Why Do We Watch Non-Fiction?
Watch Joshua Oppenheimer – the director behind award-winning documentaries such as ‘The Act of Killing’ and ‘The Look of Silence’ – comment on non-fiction’s power to intervene by presenting a different story than the official one.
“Power tells a story justifying itself.” The structure of power and the injustices that surround us have become so naturalised, that “feeling powerless is shameful. Particularly in a democracy where you’re supposed to collectively have power over the destiny of your community.” We have gotten so used to cheap and constant lies that the response to this feeling of powerlessness can go two ways: one can become cynical or apathetic. Non-fiction, however, can turn official accounts upside-down, and is thereby an important factor in making people feel that they can regain a sense of control over their own destiny as well as the future of society.
Joshua Oppenheimer (b. 1974) is an American producer and director, who has studied at Harvard in Cambridge, Massachusetts as well as Central Saint Martins in London. Oppenheimer has been Oscar-nominated twice – for ‘The Act of Killing’ (2012) and ‘The Look of Silence’ (2014). For these two documentaries he has furthermore received several prestigious awards including a Panorama Audience Award, the European Film Award for Best Documentary, a Robert Award, a BAFTA for Best Documentary, the Grand Jury Prize at the 71st Venice International Film Festival and the International Film Critics Award (FIPRESCI). Other movies include ‘The Globalization Tapes’ (2003) and ‘The Entire History of the Louisiana Purchase’ (1998). He lives in Copenhagen, Denmark.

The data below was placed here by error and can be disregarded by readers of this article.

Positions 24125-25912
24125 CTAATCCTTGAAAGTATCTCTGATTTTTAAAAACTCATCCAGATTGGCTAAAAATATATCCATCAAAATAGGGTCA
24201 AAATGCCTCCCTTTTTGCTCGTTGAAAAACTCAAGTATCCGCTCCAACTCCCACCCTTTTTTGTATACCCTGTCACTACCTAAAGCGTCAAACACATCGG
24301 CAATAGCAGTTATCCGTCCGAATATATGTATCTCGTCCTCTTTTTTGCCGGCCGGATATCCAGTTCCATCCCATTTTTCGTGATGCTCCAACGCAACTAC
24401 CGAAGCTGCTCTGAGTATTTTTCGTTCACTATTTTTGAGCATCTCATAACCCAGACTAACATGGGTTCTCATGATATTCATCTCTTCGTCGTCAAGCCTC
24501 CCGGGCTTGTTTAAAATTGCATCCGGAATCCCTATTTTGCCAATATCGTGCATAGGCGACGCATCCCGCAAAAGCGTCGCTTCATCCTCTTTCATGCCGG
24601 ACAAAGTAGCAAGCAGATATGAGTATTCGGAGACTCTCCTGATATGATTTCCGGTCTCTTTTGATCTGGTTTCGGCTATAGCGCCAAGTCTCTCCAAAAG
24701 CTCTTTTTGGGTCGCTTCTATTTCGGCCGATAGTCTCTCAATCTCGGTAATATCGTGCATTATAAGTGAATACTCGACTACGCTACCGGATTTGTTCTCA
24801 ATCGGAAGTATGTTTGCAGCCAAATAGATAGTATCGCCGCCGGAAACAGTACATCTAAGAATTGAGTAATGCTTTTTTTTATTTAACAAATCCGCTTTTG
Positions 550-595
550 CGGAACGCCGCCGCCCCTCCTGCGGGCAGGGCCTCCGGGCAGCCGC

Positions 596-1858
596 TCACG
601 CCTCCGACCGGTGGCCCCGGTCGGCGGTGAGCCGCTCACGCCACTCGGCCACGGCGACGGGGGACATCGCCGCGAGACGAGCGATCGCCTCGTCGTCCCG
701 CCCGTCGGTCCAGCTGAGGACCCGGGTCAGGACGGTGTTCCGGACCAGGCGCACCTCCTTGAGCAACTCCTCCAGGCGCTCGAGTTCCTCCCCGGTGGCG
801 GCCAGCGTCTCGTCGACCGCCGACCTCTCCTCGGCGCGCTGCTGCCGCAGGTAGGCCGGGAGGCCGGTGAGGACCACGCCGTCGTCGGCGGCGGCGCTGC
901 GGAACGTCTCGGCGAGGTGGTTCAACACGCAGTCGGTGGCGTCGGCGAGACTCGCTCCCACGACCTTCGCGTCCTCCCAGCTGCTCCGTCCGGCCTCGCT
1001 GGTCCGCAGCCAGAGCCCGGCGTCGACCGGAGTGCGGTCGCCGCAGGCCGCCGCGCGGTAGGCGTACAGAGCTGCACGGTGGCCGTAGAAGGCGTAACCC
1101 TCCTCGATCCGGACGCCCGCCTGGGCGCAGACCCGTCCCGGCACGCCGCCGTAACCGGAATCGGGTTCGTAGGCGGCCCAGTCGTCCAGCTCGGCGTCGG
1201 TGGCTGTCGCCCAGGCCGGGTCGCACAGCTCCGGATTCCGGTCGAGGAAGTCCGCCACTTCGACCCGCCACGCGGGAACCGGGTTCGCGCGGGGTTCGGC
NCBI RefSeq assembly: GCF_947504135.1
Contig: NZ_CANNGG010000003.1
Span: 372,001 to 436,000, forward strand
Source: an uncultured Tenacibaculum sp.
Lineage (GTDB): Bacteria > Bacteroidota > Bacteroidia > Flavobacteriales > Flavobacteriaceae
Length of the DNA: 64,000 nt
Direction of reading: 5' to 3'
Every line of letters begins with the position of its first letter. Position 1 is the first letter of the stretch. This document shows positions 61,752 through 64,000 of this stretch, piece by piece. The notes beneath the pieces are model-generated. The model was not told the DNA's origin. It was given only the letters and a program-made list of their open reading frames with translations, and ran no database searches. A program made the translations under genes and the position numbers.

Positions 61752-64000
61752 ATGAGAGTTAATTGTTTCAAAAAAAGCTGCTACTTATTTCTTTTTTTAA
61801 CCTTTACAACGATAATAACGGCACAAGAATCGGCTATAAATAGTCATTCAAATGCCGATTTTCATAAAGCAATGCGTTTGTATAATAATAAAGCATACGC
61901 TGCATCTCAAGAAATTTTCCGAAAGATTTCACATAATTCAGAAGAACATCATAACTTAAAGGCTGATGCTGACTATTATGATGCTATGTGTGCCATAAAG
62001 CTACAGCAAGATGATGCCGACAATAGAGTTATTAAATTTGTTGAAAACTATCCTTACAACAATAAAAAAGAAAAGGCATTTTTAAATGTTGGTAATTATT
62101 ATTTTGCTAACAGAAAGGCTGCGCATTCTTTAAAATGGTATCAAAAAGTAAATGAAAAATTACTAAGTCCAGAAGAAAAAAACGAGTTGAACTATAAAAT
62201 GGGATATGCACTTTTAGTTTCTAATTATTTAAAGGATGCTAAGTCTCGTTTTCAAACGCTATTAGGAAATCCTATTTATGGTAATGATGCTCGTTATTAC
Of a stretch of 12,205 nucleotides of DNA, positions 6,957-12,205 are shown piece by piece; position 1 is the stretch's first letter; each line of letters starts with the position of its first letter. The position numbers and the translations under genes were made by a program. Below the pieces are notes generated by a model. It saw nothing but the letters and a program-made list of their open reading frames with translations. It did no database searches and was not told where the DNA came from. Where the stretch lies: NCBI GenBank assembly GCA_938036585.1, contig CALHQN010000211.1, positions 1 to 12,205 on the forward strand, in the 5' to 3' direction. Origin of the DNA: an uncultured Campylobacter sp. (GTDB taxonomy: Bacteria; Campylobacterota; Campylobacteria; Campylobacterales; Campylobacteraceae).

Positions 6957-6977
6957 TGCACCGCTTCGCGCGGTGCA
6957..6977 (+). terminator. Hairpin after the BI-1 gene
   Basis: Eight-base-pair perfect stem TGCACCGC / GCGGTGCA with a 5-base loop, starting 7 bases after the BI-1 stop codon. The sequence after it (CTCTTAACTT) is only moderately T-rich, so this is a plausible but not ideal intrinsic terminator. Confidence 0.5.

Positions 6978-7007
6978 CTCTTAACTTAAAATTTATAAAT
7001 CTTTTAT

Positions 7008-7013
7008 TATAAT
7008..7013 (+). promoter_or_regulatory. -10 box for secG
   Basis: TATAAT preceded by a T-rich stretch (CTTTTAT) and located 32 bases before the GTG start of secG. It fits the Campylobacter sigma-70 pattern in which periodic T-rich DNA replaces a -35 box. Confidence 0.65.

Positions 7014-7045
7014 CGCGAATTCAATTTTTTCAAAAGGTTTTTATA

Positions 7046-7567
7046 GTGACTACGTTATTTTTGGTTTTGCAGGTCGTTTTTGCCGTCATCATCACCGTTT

Joshua Oppenheimer was interviewed by Roxanne Bagheshirin Lærksen at Cinemateket in Copenhagen, Denmark in April 2016.
Camera: Simon Weyhe
Produced and edited by: Roxanne Bagheshirin Lærkesen
Copyright: Louisiana Channel, Louisiana Museum of Modern Art, 2016